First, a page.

Privacy advocates pressed Barack Obama to end the bulk collection of Americans’ communications data at a series of meetings at the White House on Thursday, seizing their final chance to convince him of the need for meaningful reform of sweeping surveillance practices.
A key US senator left one meeting at the White House with the impression that President Obama has yet to decide on specific reforms. “The debate is clearly fluid,” senator Ron Wyden of Oregon, a longtime critic of bulk surveillance, told the Guardian after the meeting. “My sense is the president, and the administration, is wrestling with these issues,” Wyden said.
Other groups were meeting presidential aides on Thursday afternoon, including the representatives of the American Civil Liberties Union, the Electronic Privacy Information Center (Epic) and the Open Technology Institute. Expectations were mounting that Obama will propose changing the National Security Agency’s controversial database of all domestic phone call records.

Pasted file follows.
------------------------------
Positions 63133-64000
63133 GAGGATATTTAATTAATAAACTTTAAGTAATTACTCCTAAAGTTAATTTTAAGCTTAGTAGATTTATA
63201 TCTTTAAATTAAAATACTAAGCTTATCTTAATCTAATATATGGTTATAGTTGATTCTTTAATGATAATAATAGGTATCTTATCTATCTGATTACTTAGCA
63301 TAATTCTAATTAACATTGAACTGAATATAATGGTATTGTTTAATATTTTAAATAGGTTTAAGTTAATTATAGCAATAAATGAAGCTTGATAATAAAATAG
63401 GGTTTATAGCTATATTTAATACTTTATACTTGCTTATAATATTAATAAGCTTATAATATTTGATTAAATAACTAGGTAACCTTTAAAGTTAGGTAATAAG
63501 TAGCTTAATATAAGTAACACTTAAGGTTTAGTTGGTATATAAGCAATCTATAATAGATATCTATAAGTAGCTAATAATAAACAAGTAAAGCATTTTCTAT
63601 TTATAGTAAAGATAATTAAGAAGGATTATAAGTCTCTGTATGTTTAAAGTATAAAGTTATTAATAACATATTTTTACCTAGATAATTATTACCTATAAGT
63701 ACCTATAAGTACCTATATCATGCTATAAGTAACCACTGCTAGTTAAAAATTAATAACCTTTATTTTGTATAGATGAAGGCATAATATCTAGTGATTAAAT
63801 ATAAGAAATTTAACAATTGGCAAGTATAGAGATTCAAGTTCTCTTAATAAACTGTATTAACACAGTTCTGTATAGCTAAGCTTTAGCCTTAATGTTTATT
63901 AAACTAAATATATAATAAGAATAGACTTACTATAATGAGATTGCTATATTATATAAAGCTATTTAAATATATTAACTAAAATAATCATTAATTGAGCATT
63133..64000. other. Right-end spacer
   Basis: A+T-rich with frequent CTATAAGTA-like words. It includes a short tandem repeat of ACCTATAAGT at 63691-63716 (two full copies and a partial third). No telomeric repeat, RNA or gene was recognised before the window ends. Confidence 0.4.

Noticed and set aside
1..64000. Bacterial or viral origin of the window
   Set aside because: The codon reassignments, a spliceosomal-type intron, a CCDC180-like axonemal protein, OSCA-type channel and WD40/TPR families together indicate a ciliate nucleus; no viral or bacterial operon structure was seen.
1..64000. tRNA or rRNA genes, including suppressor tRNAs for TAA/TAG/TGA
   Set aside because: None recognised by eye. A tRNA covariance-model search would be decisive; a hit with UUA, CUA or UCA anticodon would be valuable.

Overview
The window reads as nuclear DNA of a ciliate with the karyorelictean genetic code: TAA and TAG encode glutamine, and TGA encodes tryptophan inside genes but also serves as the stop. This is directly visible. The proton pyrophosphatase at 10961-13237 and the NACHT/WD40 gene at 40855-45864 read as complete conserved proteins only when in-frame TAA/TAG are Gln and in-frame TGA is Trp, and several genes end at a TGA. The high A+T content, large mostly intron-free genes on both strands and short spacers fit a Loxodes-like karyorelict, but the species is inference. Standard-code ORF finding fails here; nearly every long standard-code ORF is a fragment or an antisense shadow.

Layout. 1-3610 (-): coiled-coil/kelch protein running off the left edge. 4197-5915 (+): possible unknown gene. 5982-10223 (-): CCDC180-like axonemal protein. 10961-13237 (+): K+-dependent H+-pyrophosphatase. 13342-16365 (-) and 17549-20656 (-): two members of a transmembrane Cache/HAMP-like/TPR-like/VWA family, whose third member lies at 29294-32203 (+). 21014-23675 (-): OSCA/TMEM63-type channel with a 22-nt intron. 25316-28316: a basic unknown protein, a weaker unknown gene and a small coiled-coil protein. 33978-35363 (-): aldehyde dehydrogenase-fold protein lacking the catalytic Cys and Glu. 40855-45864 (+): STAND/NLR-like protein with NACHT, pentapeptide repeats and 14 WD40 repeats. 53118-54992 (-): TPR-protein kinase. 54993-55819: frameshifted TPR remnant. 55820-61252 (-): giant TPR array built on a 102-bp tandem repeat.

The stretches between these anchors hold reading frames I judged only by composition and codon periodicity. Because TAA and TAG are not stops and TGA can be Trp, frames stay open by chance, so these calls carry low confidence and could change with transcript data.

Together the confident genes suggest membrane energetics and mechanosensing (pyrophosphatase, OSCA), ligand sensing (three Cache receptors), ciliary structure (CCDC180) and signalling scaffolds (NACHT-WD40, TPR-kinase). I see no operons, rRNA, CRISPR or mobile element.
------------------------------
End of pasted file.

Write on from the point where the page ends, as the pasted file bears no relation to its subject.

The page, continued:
“The White House must end the NSA bulk record collection activities,” said Alan Butler, a lawyer with Epic, voicing the bottom line of the civil liberties coalition.
Wyden, a member of the Senate intelligence committee, said he viewed the coming days and weeks, ahead of an announcement by Obama about the future scope of surveillance, to be decisive for the debate triggered by NSA whistleblower Edward Snowden.
“What I’d say to Americans is that the future of these programs is being determined now,” Wyden said. “For those like me, who believe that security and liberty are not mutually exclusive, this is the time to weigh in.”
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Via Chuck Sherwood, Senior Associate, TeleDimensions, Inc